Robert Ferrigno continues to surprise. In 2001's darkly mesmeric Flinch, he not only delivered his usual trove of offbeat bad guys, but finally created a protagonist who was equally arresting: Jimmy Gage, a trouble-seeking reporter for the tabloidish SLAP magazine. The sequel, Scavenger Hunt, takes Ferrigno one evolutionary step further, its tale of ambition and guilt in Southern California driven by dense, circuitous plotting, rather than the familiar emotional tension between a flawed male lead and some treacherously captivating femme fatale.
"I want you to write an article about me, about what I'm working on. I even have a title for you: 'The Most Dangerous Screenplay in Hollywood,'" says Garrett Walsh, an egotistical, Oscar-winning film director who, after spending seven years in the slammer for killing teenage actress-aspirant Heather Grimm, now tells Gage he was set up, possibly by the husband of an unnamed "good wife" with whom he'd been having an affair. Walsh plans to expose this neat frame in a movie script, and wants Gage to publicize his efforts before anyone can stop him. The reporter is dubious--until Walsh is found dead in a koi pond and his "dangerous screenplay" goes missing. Intent on learning whether the director was murdered, Gage will first have to identify the "good wife," swap body blows with an aging action star, resolve questions surrounding a too-helpful retired cop with a doughnut jones, and determine if Heather Grimm was really as innocent as she appeared. Although there are several throwaway scenes in Scavenger Hunt (including one in which Gage and his cop girlfriend try to nab a "lover's lane" rapist), they don't detract seriously from this often edgy, sometimes humorous yarn, composed in a style that's pleasantly less restrained than several of Ferrigno's earlier thrillers. --J. Kingston Pierce
From Library Journal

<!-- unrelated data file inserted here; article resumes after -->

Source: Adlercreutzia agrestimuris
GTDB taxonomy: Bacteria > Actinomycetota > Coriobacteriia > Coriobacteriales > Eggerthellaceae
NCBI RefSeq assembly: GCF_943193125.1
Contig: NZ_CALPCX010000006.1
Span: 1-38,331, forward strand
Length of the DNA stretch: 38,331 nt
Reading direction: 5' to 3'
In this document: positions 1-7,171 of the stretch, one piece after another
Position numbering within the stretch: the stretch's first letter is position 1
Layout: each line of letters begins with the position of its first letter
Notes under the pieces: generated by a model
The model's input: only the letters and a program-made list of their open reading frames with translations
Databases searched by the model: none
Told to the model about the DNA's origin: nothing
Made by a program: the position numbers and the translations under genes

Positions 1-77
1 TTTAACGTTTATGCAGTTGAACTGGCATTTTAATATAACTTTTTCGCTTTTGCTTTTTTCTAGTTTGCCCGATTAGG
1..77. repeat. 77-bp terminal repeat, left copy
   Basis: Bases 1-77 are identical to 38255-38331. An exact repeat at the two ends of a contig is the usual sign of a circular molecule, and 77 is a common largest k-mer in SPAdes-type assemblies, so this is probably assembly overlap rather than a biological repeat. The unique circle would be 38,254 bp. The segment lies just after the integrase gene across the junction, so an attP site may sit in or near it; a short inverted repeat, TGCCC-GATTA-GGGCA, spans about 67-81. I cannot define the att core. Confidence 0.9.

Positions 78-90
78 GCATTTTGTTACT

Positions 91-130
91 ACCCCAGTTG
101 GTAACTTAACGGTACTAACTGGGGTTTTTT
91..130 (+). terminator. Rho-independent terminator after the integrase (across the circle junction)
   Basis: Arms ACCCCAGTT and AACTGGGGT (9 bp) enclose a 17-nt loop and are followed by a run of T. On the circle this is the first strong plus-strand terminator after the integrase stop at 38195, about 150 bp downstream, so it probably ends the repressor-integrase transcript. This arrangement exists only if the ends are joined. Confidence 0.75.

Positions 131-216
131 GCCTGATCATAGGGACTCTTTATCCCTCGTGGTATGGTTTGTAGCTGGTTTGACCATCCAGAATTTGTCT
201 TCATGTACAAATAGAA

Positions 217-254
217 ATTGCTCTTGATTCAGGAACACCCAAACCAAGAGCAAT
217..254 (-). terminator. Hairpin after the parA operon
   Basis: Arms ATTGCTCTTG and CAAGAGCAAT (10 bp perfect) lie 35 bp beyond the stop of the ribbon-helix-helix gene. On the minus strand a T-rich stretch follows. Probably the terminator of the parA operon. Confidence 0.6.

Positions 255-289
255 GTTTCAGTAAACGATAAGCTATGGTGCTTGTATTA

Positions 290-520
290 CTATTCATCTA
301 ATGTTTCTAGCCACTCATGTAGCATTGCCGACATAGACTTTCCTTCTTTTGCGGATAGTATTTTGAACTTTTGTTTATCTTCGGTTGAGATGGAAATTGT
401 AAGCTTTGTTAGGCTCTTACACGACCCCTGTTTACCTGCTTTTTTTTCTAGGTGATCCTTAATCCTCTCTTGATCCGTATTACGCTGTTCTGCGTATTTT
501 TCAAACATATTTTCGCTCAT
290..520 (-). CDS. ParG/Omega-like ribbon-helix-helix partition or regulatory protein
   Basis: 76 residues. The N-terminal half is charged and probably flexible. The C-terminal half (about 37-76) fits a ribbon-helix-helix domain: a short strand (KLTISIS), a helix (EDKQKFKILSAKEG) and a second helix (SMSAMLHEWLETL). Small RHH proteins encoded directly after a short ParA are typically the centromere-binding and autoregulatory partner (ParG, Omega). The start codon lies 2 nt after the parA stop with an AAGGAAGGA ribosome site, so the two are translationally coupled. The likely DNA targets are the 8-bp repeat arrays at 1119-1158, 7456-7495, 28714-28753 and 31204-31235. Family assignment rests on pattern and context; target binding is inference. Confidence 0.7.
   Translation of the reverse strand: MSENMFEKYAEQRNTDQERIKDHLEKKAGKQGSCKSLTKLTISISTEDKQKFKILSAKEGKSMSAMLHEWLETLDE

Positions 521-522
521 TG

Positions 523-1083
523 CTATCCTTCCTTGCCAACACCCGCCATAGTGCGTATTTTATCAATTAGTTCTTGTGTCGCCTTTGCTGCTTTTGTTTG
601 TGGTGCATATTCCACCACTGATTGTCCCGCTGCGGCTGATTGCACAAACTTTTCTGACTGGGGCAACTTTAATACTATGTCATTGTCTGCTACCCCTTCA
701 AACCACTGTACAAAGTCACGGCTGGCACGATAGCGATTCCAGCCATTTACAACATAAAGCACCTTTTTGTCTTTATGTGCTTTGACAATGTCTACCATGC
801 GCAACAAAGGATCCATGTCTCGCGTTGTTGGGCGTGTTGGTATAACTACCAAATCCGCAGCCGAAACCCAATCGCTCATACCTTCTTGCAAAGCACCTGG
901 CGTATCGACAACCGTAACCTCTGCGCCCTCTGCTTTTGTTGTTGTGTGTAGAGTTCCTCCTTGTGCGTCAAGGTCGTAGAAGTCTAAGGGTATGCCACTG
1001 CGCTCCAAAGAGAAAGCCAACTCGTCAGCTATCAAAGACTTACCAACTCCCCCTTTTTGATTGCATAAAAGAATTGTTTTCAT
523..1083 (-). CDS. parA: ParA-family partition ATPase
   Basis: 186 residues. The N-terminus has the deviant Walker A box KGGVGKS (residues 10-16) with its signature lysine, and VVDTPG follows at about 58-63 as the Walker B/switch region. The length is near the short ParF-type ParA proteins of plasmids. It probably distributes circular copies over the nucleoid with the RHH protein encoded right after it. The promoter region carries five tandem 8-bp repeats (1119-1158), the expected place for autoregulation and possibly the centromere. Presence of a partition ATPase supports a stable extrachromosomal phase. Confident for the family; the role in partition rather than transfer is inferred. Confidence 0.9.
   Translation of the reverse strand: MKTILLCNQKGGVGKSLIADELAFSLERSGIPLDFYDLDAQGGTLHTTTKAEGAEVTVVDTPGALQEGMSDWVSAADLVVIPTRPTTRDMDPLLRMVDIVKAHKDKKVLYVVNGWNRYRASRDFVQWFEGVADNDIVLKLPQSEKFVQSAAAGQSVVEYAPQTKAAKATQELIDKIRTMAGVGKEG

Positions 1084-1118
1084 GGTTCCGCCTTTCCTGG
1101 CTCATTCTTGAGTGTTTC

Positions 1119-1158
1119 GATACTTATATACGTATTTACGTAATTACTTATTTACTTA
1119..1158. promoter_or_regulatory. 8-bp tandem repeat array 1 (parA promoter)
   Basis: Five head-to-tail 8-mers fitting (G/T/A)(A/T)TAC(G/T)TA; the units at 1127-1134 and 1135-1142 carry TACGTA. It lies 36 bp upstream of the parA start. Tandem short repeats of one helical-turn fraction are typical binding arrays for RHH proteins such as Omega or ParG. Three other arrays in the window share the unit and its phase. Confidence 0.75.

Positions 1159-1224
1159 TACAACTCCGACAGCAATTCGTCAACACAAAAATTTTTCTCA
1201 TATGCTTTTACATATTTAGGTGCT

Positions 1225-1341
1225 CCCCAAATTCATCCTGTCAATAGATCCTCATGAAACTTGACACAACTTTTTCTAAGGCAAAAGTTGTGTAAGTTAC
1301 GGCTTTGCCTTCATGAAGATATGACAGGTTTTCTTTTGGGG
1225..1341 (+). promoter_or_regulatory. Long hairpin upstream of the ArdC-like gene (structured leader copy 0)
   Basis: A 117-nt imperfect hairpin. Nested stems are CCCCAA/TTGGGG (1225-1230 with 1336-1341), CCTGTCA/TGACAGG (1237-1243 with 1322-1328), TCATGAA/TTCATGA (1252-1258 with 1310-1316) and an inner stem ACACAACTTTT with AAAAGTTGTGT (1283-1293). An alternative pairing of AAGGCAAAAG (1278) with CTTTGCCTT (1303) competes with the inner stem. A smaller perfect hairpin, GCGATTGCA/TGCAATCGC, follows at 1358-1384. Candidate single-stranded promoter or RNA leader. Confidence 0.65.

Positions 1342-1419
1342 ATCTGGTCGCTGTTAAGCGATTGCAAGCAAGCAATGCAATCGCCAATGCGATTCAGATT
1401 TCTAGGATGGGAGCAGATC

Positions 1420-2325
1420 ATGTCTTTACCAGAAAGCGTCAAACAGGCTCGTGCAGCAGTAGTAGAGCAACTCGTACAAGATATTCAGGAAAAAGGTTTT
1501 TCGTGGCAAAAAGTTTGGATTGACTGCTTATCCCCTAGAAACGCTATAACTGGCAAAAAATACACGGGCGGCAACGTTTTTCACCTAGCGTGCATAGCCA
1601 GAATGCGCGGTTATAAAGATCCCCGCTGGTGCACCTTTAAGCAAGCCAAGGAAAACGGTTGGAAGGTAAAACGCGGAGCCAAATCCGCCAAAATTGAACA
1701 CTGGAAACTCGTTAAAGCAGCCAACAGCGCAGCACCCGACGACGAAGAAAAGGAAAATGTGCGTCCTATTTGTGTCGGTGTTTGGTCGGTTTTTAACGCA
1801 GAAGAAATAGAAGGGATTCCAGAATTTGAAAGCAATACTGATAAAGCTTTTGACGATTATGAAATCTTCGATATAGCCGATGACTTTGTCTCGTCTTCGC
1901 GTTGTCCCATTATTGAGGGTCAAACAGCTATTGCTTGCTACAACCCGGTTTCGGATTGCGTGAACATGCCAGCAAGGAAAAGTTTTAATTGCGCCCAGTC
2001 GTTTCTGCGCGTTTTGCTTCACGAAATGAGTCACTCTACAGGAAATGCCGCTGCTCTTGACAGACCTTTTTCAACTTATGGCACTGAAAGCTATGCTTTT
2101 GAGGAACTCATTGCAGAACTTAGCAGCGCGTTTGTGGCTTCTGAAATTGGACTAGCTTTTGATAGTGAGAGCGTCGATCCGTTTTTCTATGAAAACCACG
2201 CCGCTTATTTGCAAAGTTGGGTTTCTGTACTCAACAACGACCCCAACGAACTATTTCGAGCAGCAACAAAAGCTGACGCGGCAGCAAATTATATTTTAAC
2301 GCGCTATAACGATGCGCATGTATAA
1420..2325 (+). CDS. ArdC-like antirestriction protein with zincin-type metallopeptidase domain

Jimmy Gage is a reporter for Slap magazine, a tell-all entertainment rag in Los Angeles. He's young, curious, and pushy, with a nose for news that gets him close to the "in people" and even closer to real trouble. A party prank scavenger hunt, devised by his publisher, gets Jimmy face time with Garret Walsh, a has-been director fresh out of prison for murdering an ing nue starlet. Needing to "borrow" an Academy Award statue for the scavenger hunt, Jimmy goes to Walsh's ramshackle trailer and gets caught up in his attempt to break back into the biz with a script he calls "the most dangerous screenplay in Hollywood." Two weeks later, Walsh is floating dead in a nearby koi pond, and Jimmy questions the police report that lists the death as accidental. On the pretext of researching an article on Walsh's rise and fall, Jimmy tails the police and does quite a bit of investigating on his own. His publisher is indulgent, sensing a tantalizing lead article for his next issue until this "scavenger hunt" turns deadly and Jimmy ends up at the top of someone else's list. Ranging up and down the sometimes glitzy, sometimes grubby Southern California coast, this latest noir thriller by Ferrigno (Horse Latitudes; Dead Silent) is slender, fast-paced, and populated by colorful characters who run the gamut from high rollers to the dregs of Hollywood wannabes. Edgy and darkly humorous, it will fit nicely into collections alongside Michael Connelly, Robert Crais, and Jonathan Kellerman.
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